Here is my book cover for my novel, Unleashed, coming out this fall! It captures exactly the feeling I wanted for the story I tell. A synopsis follows the photo:
If you are interested, please email me at firstname.lastname@example.org and I’ll notify you when it’s available on Amazon!
Carolina Graham, widow and mother to eleven-year-old Rowan, struggles to support her daughter. To help Rowan conquer depression they adopt a second dog, Zephyr, a wolfhound-deerhound mix. Rowan insists on this pup because she’s secretly convinced they can communicate mind-to-mind.
The family leaves to go camping and sets off a multi-car accident. The dogs are thrown from the van. Rowan is medevaced to Portland for head trauma care. Zephyr is left in the wilds of Central Oregon where Moss Westbury, Afghanistan amputee, is haunted by devastating nightmares. He writes to expunge his demons. A howler—neither coyote nor wolf—reignites his nighttime agony. He sets out to find the culprit.
This story is told through four points-of-view, one of which is the dog.
Can Moss address his demons? What happens to Zephyr? How do Carolina and Rowan rebuild their lives?
© Skye Blaine, 2017
My friend Laura McHale Holland has written a thought-provoking post as a guest blogger on Kathy Pooler’s site. Anyone writing–or interested in writing–memoir can benefit by reading her post.
Here’s the link, and her picture is below: http://wp.me/p1vAO5-3kn
My memoir, Bound to Love (link to book here), has won another first prize, from BAIPA (Bay Area Independent Publishers Association). I’m thrilled! I accepted the prize on Saturday, December 10th, and gave a twenty-minute presentation on readying work for publication.
I’m working on the cover for my first novel. I may still change the title, but for now it’s You Called Me Home. I put out a call to Scottish deerhound and Irish wolfhound internet lists for photos that may work for the front, and have five responses already. One of my characters is a deerhound/wolfhound mix, and one person who responded has a dog of that mixed heritage.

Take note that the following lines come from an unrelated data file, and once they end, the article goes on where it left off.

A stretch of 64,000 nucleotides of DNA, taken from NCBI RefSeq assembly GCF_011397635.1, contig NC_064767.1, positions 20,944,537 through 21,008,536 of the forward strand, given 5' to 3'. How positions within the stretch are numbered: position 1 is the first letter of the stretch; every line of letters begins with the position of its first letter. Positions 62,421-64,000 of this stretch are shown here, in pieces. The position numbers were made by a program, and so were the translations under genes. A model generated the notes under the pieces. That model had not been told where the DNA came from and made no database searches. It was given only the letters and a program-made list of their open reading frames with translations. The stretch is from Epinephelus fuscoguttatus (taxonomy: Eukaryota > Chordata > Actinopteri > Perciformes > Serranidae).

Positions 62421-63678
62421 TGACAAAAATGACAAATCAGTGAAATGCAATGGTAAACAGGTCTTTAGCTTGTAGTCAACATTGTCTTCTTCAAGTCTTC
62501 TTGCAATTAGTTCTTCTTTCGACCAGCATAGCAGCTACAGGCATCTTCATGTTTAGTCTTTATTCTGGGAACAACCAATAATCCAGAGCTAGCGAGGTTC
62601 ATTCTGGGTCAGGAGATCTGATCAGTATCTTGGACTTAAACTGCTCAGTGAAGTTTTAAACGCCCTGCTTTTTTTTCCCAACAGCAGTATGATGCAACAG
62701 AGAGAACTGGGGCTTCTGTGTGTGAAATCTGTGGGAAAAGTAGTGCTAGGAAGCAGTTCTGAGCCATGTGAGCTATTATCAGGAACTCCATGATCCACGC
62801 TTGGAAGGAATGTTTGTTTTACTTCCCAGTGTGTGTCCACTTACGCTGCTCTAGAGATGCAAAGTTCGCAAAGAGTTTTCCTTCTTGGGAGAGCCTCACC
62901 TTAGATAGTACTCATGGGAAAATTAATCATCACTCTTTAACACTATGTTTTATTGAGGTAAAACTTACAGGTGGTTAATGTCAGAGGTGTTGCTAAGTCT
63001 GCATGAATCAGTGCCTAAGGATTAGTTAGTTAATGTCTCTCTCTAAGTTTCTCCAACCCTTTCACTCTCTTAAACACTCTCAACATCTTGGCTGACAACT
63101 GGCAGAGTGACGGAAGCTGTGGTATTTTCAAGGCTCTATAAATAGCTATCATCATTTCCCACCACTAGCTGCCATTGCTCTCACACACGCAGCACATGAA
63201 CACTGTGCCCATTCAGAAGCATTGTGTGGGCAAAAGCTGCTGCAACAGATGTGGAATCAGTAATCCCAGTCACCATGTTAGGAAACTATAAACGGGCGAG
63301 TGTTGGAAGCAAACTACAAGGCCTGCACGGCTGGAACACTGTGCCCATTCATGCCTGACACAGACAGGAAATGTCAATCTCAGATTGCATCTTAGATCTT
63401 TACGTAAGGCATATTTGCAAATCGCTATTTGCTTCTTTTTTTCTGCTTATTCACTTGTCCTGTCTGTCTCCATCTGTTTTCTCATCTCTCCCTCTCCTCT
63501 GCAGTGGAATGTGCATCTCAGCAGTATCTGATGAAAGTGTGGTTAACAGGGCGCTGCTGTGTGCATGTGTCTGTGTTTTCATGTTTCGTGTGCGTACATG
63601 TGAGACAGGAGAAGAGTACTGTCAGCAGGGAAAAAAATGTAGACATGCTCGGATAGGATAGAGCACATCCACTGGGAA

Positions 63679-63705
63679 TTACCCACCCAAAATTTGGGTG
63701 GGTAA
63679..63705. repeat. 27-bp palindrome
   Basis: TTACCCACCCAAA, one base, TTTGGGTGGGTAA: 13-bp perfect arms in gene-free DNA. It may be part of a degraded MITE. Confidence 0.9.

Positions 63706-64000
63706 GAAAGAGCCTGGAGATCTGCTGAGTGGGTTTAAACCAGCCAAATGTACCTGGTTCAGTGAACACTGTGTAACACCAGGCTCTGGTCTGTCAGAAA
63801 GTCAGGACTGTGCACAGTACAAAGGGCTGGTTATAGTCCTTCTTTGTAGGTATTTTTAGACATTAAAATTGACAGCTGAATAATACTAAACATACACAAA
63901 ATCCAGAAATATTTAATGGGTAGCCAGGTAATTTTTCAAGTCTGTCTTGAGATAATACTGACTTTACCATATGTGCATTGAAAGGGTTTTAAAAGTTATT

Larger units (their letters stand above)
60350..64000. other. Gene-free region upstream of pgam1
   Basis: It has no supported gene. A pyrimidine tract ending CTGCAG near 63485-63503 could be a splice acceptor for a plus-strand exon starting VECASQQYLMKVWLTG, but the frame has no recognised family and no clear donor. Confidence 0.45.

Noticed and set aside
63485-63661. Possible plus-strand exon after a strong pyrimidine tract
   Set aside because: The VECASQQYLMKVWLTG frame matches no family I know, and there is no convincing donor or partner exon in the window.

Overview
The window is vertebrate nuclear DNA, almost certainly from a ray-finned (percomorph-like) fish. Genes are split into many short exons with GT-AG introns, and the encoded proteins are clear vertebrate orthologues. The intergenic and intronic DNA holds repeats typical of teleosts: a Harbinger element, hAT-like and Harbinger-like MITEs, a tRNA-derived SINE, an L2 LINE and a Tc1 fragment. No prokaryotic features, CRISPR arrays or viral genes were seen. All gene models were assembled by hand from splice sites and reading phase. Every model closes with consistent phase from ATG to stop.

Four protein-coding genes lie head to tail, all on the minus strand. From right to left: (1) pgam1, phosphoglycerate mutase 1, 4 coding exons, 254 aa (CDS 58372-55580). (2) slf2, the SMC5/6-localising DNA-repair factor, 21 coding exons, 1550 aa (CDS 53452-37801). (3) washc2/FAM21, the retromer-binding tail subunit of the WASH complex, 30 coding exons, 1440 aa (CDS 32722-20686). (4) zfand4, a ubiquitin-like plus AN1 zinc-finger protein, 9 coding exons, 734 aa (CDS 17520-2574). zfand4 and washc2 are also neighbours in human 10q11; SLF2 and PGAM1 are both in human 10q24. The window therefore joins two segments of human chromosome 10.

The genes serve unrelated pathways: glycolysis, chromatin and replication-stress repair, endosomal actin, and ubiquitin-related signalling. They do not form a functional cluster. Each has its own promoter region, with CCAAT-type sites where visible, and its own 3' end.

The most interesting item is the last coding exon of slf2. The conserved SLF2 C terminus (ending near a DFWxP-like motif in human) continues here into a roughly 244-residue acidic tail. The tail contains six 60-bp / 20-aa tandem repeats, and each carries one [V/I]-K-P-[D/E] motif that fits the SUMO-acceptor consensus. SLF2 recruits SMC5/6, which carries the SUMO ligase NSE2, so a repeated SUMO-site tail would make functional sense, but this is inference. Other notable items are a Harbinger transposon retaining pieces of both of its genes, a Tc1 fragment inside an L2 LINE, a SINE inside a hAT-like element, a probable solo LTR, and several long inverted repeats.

And I’m deep into writing the sequel, which takes place four years later, titled Must Like Dogs.
August 26th, I took part in “Hot Summer Nights”–Tuesdays in July when four members of Redwood Writers, the largest branch of the California Writers Club, read from recently their published books at Copperfield’s Book Store in Montgomery Village, Santa Rosa, CA. This is the fourth year Copperfield’s has partnered with us on this event.
Here’s a five minute clip my friend Beth filmed: https://youtu.be/auw1c9uoiJY
My memoir, Bound to Love, won the indieBRAG medallion award, hence the new gold medallion on the cover. I was delighted to receive fives, their top rating, in every category.
They review, and grade independently published books. I’ve entered four other contests for books post-publication, which I hope to hear about in the next few months.
Memory is, by its very nature, flawed. Our brains take snapshots of events, and encode, along with the picture, smells, sounds, textures, and sometimes dialogue. But the whole scene is not captured; only the parts that impacted us. Memory is piecemeal.
Nonetheless, when we undertake writing a memoir—a chunk of our history—we are stuck with memory as our main source material, and if we’re lucky, journals we might have kept. It is my belief that if we have worked hard not to judge others, and to honestly assess the role we played in those events, we can use those memories to help reconstruct the story.
A big section of my memoir took place over thirty years ago. When faced with writing dialogue, I relied on my feeling sense of the encounters. Occasionally I remembered actual sentences people said, because they struck me so strongly. But most the time, I recreated it. Many people who are in the memoir have now read my account. No one, including the doctors who played a powerful role in our lives, has complained about the conversations I reconstructed in the memoir.
Of course, I also did research, and talked to people who were in my life back then. They were less helpful than I expected. These were not vivid memories that they had stored, because the situation hadn’t impacted them the way it had me.
So as long as you are not out to blame anyone, including yourself, and have developed an honest curiosity—even in situations where you felt victimized—I suggest trusting yourself, and writing what you recall on the page.
© Skye Blaine, 2016
I entered my cover in Joel Friedlander’s e-book cover contest at thebookdesigner.com. The nonfiction books are way down at the bottom. Although I did not win an award, Joel’s comment was “nicely balanced.”